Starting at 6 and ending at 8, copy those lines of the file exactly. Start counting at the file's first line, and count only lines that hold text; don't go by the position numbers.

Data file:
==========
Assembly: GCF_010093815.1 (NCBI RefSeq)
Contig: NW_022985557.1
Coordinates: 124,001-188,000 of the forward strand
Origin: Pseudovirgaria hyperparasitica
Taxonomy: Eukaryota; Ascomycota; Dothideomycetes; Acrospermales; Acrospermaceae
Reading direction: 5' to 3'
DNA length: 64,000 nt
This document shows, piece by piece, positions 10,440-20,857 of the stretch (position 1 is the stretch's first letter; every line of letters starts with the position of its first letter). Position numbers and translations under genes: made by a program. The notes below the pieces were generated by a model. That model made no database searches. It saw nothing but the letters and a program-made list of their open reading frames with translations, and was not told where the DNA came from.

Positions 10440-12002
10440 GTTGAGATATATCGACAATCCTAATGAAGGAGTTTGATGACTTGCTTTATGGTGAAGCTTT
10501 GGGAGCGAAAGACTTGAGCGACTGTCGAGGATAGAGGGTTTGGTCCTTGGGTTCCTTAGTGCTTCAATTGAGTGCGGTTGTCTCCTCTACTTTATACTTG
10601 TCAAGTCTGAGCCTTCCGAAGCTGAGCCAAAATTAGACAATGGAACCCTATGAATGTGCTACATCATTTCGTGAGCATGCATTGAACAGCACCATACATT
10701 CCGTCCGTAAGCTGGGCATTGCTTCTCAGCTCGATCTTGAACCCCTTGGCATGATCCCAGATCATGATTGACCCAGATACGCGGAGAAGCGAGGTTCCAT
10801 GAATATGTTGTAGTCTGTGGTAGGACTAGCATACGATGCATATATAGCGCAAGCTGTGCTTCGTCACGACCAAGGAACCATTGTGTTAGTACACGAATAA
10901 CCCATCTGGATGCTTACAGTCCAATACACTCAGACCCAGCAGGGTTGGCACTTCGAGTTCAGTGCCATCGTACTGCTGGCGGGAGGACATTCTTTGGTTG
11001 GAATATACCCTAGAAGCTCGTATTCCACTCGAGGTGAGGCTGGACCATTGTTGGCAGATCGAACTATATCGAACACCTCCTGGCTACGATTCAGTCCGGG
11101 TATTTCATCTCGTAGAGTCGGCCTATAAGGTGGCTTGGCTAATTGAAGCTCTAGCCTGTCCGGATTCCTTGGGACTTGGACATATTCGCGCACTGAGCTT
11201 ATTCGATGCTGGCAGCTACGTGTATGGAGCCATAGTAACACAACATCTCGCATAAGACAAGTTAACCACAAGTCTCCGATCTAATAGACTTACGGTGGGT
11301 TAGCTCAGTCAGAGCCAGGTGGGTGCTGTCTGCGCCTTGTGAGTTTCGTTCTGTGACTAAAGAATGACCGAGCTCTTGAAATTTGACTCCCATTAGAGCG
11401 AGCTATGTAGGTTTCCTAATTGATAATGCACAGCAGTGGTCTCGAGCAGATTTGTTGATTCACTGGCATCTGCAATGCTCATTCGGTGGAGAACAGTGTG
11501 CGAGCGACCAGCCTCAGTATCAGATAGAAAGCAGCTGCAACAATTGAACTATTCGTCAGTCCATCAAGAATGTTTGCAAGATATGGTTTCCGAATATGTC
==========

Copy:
Reading direction: 5' to 3'
DNA length: 64,000 nt
This document shows, piece by piece, positions 10,440-20,857 of the stretch (position 1 is the stretch's first letter; every line of letters starts with the position of its first letter). Position numbers and translations under genes: made by a program. The notes below the pieces were generated by a model. That model made no database searches. It saw nothing but the letters and a program-made list of their open reading frames with translations, and was not told where the DNA came from.